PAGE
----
• Amber Albee Swenson

Be the light!

The radio announcer asked the godly young woman how she liked Bible college. She replied, “I feel like a candle in a well-lit room.”

During his ministry, Jesus didn’t stay in one place for too long. He went from town to town. Sometimes the people liked him and wanted him to stay. Sometimes they asked him to leave.

It is easy for us to stay in the cocoon of Christian friends and activities at church. When we feel crushed by the weight of the world and politics, our Christian friends can fan our flame.

But we don’t want to get so comfortable we forget to let our light shine in dark places. Helping a Christian brother or sister is important, but so is being kind to someone unaccustomed to kindness. It’s nice to talk to the friendly neighbors, but the grumpy neighbor needs a friend, too.

Jesus said, “You are the light of the world. A town built on a hill cannot be hidden. Neither do people light a lamp and put it under a bowl. Instead they put it on its stand, and it gives light to everyone in the house. In the same way, let your light shine before others, that they may see your good deeds and glorify your Father in heaven” (Matthew 5:14-16).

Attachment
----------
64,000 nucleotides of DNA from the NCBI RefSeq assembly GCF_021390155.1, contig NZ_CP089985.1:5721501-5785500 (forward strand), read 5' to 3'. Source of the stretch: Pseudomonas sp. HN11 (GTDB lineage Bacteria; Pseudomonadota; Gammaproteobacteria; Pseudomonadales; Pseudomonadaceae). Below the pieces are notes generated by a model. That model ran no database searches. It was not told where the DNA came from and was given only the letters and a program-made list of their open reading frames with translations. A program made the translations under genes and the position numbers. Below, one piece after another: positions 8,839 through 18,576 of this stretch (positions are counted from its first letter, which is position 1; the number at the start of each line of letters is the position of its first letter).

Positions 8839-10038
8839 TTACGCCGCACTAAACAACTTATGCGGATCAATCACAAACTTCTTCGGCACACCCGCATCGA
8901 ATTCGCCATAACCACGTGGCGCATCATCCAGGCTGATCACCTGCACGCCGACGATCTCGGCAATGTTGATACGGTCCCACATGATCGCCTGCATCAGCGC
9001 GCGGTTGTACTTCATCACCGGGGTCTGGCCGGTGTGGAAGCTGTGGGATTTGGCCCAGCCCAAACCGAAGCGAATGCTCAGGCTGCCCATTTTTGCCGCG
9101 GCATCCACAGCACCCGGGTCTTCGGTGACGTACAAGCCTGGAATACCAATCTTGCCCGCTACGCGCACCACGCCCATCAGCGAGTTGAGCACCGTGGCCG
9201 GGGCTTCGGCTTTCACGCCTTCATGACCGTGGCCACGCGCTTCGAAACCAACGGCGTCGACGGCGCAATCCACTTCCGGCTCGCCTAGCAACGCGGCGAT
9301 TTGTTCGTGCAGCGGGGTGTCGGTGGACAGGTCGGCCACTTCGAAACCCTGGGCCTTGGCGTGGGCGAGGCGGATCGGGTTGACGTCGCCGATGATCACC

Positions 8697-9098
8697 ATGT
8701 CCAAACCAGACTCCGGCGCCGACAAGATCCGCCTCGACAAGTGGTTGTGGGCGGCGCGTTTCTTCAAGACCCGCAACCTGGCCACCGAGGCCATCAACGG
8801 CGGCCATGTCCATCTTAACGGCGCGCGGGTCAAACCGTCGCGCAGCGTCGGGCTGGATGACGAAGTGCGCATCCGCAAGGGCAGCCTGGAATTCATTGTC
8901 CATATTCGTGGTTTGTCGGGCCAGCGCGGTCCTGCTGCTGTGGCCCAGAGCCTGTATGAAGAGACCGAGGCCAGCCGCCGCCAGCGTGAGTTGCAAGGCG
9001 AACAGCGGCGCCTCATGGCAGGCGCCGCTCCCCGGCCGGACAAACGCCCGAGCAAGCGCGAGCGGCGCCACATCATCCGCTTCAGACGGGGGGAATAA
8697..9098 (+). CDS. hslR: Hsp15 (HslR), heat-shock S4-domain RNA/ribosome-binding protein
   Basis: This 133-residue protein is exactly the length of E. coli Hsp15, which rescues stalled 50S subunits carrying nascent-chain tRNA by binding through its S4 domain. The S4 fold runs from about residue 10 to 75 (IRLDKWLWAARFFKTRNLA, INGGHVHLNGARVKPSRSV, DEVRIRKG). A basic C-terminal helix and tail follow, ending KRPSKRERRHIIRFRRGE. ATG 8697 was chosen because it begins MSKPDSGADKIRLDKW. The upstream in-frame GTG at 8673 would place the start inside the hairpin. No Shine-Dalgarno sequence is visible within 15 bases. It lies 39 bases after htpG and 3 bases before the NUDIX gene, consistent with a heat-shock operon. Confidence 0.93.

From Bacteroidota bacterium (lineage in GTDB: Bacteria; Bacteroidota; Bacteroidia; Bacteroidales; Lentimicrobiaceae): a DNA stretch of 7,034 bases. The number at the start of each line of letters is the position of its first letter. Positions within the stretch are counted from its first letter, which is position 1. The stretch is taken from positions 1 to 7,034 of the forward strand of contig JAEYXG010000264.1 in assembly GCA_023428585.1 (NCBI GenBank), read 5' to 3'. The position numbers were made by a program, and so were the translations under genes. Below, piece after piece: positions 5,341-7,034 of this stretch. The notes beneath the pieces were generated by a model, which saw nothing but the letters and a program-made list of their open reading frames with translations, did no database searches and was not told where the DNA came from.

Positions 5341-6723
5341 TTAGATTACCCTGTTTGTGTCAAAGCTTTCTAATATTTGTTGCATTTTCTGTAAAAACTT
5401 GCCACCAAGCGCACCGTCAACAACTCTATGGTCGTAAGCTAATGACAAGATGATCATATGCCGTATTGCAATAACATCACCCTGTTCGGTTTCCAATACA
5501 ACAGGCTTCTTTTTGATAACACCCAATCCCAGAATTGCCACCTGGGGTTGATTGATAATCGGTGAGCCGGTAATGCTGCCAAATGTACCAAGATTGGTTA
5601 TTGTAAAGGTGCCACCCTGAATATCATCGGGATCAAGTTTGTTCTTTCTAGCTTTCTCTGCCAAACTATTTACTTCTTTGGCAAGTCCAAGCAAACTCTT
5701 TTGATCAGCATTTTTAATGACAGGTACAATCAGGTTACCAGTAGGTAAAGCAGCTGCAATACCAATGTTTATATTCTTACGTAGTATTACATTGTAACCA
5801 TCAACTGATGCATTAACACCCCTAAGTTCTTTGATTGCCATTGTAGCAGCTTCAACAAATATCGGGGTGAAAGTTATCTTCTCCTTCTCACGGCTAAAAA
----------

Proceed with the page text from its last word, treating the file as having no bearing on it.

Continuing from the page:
Practically speaking, we are the light when we refuse to grumble about Covid restrictions, but instead look for ways to thrive in our adaption of ways to stay connected. We’re a light when we refuse to call names or belittle anyone God has placed in a position of authority no matter how much we disagree with him or her. We are a light when we remain calm during political turmoil, knowing God is still on the throne and will work through or despite whoever is our next president. We are a light when we seek out ways to help people or jump at the opportunity to do so, even when we are a little weary ourselves. We are a light when we forgive and offer grace to those who have hurt us with their thoughtless words or actions. And we are a light when we show genuine care for those who have been careless.

Continual unrest and uncertainty have left people impatient, unmoving and unkind. There’s never been a greater need to shine the light of Jesus.

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